Vascular Plants of North Carolina
Account for Carolina Tassel-rue - Trautvetteria caroliniensis   (Walter) Vail
Members of Ranunculaceae:
Members of Trautvetteria with account distribution info or public map:
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Section 6 » Order Ranunculales » Family Ranunculaceae
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Author(Walter) Vail
DistributionThroughout the Mountains; found at only a few localized places in the Piedmont. Records for Brunswick and Nash counties, previously placed here, have now been assigned (tentatively) to T. appendata.

This is primarily a central and southern Appalachian endemic, found from southwestern PA south to central GA and northern AL. It ranges into the Piedmont to a certain extent.
AbundanceFairly common to common in the Mountains. Very rare and local in the Piedmont, mainly the western half -- east to Stokes, Alamance, Randolph, and Richmond counties.
HabitatThis is a wetland species of shaded or mostly shaded places, in cool microclimates. It is normally found in forested seepages, along wooded stream margins, and in cove forests with some seepage. It can occur in bogs and grassy balds with some seepage, however.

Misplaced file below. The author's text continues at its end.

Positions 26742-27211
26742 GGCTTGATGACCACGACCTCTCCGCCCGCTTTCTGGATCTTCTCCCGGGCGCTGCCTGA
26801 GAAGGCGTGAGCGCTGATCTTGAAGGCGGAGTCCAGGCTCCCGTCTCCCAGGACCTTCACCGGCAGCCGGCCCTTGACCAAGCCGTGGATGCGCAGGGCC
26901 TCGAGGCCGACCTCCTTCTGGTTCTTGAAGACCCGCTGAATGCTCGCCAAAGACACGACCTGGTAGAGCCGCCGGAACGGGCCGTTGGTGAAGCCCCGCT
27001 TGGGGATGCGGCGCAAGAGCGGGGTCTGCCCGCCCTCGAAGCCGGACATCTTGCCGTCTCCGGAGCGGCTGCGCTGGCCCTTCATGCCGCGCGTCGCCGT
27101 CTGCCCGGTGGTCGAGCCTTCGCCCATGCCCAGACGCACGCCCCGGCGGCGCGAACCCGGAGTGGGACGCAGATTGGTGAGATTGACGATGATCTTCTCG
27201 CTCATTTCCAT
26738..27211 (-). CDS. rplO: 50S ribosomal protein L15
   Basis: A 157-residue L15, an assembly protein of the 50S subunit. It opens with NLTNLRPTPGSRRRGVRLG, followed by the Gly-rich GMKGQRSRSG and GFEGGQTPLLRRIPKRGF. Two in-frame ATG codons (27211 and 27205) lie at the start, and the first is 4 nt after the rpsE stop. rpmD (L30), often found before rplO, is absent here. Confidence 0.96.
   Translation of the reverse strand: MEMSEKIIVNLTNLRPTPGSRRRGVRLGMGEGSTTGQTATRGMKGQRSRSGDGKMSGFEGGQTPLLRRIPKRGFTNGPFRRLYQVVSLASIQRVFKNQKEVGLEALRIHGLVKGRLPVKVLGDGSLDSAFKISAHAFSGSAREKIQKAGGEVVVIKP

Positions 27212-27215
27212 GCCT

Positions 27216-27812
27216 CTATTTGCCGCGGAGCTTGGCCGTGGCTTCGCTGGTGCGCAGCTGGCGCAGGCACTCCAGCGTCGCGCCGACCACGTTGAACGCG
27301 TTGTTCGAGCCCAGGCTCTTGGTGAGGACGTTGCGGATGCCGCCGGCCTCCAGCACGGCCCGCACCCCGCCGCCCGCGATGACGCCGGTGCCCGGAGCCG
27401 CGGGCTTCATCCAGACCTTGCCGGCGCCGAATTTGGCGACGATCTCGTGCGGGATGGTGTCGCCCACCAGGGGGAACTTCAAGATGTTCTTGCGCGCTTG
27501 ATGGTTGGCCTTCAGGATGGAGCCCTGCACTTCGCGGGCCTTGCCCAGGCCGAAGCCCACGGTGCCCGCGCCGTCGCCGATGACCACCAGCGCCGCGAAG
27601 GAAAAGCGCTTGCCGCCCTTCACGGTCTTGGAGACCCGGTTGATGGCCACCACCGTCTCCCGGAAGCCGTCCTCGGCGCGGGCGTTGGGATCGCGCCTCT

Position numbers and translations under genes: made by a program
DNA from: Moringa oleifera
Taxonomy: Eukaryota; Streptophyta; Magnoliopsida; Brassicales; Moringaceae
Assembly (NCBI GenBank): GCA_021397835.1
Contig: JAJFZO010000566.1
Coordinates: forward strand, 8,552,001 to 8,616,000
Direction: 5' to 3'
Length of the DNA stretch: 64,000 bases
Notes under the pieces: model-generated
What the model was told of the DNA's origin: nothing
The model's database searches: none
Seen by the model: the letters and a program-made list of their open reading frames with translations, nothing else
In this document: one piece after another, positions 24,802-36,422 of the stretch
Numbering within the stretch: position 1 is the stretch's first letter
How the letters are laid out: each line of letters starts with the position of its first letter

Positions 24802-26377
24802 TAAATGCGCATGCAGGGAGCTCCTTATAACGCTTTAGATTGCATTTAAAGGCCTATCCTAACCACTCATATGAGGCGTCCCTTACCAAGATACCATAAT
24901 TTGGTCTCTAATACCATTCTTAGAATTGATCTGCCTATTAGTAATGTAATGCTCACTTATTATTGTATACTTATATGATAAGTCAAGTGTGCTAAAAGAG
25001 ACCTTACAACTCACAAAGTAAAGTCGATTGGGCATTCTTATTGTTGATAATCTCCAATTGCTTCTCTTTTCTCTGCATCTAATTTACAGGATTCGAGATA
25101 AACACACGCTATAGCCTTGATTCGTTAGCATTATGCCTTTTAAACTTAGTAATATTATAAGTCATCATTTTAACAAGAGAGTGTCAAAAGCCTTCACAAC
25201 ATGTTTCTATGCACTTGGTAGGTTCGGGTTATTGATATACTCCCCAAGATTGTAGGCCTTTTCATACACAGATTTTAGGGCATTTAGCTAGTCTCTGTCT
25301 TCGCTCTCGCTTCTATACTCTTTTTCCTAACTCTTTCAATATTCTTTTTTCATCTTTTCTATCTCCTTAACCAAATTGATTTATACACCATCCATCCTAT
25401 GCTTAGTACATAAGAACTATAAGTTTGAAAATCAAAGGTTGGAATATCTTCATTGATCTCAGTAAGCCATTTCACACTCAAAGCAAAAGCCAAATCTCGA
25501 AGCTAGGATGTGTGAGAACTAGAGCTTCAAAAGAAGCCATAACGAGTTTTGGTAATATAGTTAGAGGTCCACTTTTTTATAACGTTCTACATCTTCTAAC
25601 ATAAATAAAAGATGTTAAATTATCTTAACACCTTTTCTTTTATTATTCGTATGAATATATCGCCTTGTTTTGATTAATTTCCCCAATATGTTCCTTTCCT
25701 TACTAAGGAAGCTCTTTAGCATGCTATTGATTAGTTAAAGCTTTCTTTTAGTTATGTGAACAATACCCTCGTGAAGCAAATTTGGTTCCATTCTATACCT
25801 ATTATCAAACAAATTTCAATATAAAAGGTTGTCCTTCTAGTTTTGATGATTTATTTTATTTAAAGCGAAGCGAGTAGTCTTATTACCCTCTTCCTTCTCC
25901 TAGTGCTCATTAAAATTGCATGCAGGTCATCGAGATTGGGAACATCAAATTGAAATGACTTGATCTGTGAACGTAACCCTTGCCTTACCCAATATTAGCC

PhenologyBlooms from late May into August, and fruits shortly after blooming.
IdentificationThis is a rather tall herb, growing to 3-4 feet tall. It has very large basal leaves, quite a bit wider than long, on petioles several inches long. These leaves, up to 10-12 inches wide, are strongly divided into 5-11 palmate lobes, with serrated margins. The stem leaves are alternate but much smaller than the basal leaves, but still are deeply divided. The flowers at the end of the stalk are easily about 1 foot above most of the leaves, and they are small and in a flat-top cluster several inches wide. The petals are absent and the sepals drop early, so the bright white color is provided by the numerous stamens. The flat-topped white flower clusters raised well above large and strongly divided basal leaves should clinch the identification. A few other species can look somewhat like Trautvetteria, at least in leaf, though the leaves are much smaller; Boykinia aconitifolia is a bit similar but much smaller, with a different inflorescence. This is a showy species of moist montane forests that blooms after the main spring push of wildflower diversity is finished by early May; bright colors in such shaded forests from mid-May onward can often be limited, as the forest canopy has shaded the floor, and green is the dominant color at that time of year.
Taxonomic CommentsThere is controversy regarding the taxonomic status of some populations, which may be T. applanata Greene. See Weakley (2022) for discussion.

Other Common Name(s)False Bugbane, Tassel-rue, Carolina Bugbane
State RankS4
Global RankG5
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B.A. SorrieRich woods off of US 64, 10 June 2022. ClayPhoto_natural
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